Anyway, I know you just want to see pictures, so I’ll shut up now. Just to jog your memory, this is what it looked like when we last checked in…

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…and this is what it looks like now.

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So much better, right? I think the scale of this chandelier is much better, and believe it or not, the shiny copper actually warms up the light in the room even when it’s not turned on. Everything looks so much more fun and interesting in there without my crooked nemesis bringing the place down.

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While I was at it, I decided to play with some table settings. The flowers are just cheap carnationy things from the grocery store (but I’m not knocking them—they’ve been going strong for nearly two weeks without so much as a wilted petal, for $4!) in my favorite Missoni for Target vase. The table runner I picked up on clearance just before Halloween, from the Oh Joy! for Target collection. I love using a runner without a tablecloth; I think it’s cute and fun without being too “fancy.” The little gold votive cups are leftover from my wedding. The large white plates are our usual dinner plates, the dogwood china bowls are family heirlooms, the avocado wine glasses are a hand-me-down from my stylish Aunt Kathy, and the blue drinking glasses were found at a vintage shop on our last weekend in Columbia. That flatware is our equivalent of “good silver”—it’s just stainless, but much heavier and high-polish than our everyday set. See how the Sputnik’s reflection shows up on every piece?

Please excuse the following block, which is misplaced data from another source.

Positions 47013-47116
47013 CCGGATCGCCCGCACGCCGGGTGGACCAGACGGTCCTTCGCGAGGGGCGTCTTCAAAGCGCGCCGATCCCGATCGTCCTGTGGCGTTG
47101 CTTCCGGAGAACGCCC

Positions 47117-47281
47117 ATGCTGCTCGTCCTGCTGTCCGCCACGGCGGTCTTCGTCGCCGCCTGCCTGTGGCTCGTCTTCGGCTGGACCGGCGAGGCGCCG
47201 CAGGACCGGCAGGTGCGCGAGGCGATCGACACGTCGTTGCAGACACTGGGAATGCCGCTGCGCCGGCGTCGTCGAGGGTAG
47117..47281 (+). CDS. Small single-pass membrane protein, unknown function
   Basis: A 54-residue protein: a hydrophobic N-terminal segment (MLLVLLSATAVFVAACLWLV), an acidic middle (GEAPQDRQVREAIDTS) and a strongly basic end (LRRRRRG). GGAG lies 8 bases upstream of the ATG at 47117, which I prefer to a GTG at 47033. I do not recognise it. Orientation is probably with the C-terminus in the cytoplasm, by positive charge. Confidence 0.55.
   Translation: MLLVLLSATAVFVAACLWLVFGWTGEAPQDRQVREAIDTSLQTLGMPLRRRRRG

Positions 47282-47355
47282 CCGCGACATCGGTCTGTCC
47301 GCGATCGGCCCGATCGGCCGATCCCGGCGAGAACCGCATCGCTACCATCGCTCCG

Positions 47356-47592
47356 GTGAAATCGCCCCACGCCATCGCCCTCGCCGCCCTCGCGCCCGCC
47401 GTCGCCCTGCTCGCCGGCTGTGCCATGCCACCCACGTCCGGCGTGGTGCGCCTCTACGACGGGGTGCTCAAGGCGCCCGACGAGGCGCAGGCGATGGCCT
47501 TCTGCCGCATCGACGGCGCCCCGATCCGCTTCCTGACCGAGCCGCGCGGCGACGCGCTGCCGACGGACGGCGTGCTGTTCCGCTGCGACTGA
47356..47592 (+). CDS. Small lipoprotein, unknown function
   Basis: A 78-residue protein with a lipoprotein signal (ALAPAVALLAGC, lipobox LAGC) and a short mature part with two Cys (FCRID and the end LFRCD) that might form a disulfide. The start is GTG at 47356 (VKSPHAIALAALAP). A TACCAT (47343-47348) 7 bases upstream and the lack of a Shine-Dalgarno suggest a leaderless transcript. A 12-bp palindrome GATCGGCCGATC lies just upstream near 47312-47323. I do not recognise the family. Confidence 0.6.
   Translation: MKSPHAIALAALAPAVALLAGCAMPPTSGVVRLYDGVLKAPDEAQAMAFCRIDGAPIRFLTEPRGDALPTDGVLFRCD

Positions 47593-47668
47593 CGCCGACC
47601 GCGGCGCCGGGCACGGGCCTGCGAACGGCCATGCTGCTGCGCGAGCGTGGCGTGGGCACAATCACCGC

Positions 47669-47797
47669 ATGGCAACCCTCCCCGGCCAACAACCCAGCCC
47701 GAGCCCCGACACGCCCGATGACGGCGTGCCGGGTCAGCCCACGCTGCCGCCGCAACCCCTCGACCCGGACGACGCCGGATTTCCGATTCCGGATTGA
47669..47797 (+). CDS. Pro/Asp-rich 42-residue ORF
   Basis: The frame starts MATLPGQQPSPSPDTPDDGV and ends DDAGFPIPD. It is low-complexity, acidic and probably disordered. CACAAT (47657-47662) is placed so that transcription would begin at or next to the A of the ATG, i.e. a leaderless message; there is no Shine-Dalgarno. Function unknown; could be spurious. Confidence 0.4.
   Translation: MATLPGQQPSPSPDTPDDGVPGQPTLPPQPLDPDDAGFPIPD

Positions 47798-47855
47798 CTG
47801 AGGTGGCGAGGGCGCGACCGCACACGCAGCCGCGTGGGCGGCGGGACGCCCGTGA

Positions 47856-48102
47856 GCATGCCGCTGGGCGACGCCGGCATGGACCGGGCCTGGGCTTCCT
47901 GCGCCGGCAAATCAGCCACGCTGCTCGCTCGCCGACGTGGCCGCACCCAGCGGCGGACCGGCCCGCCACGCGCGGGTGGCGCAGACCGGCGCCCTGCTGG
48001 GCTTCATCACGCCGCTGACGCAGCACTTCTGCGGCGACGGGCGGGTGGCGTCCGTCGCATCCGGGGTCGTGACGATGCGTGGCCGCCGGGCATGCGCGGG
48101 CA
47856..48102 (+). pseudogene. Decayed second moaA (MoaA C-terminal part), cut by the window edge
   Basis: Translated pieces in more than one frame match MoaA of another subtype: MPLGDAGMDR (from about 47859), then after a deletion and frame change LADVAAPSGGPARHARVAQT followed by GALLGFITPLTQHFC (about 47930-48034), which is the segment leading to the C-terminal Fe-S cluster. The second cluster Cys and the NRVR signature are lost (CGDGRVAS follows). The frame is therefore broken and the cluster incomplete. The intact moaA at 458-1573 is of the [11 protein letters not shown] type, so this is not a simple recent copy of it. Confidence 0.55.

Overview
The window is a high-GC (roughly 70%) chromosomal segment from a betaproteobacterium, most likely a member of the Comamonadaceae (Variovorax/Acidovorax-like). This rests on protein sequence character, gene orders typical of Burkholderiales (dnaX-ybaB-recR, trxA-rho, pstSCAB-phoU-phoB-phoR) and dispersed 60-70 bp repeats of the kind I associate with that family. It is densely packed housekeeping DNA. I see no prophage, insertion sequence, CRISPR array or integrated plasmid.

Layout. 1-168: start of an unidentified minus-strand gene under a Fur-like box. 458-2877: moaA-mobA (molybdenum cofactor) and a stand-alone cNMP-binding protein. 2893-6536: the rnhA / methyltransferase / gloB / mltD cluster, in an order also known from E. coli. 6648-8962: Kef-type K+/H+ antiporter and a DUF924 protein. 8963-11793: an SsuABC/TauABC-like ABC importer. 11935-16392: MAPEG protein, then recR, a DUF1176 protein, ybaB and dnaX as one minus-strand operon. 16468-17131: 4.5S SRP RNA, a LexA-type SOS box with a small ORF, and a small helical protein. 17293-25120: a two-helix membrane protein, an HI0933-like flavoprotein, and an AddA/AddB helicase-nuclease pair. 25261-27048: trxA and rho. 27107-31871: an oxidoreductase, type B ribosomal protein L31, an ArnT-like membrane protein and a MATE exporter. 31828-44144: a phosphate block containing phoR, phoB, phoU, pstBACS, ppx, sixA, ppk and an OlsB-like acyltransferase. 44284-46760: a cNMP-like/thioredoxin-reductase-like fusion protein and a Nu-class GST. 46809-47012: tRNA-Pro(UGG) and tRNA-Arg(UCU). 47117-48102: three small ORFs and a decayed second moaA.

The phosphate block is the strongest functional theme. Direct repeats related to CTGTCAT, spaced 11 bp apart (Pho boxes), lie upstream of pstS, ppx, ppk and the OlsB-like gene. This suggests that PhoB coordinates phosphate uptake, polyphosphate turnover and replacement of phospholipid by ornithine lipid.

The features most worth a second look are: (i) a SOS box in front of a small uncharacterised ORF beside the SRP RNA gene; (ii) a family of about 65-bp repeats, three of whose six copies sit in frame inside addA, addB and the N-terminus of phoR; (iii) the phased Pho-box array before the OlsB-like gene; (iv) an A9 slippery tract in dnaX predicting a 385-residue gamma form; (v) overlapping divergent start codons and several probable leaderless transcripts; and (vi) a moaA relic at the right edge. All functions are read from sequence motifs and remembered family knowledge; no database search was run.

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It shows up in our glass tabletop, too.

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It’s harder to get a good photo of this thing at night. If the brightness is turned up too much, it throws off lens flares every which way. Fortunately, our dining room light is on a dimmer switch (as are most of the lights in our house), so we can keep it turned down to about 50-60%. It has 20 bulbs, so if you turn it up all the way, you could pretty much perform surgery in there. (Please don’t.) I also finally got around to rehanging our wedding guestbook print in the opposite corner! Hooray for putting off a five-minute task for two months!

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I am a terrible, terrible creeper, and when I walk Luna late at night I sometimes glance into my neighbors’ windows. Not, like, walking up to their house and poking my head over the sill! Just looking over from the sidewalk and thinking “Wow, that’s a nice mantelpiece.” I would feel worse about this, except that I’ve noticed them doing the same thing to my house. Before, it embarrassed me that the only glimpse you could catch of my dining room was of the eternally-crooked chandelier. Now, I pull the curtains open all the way. FEAST YOUR EYES, NEIGHBORS. (At this point, they were likely feasting their eyes on their crazy neighbor standing in her driveway in pajamas in the snow to take pictures of her own windows. But whatever, all neighborhoods need gossip.)

Oh! Going back to the daytime photos, you might have noticed something else different.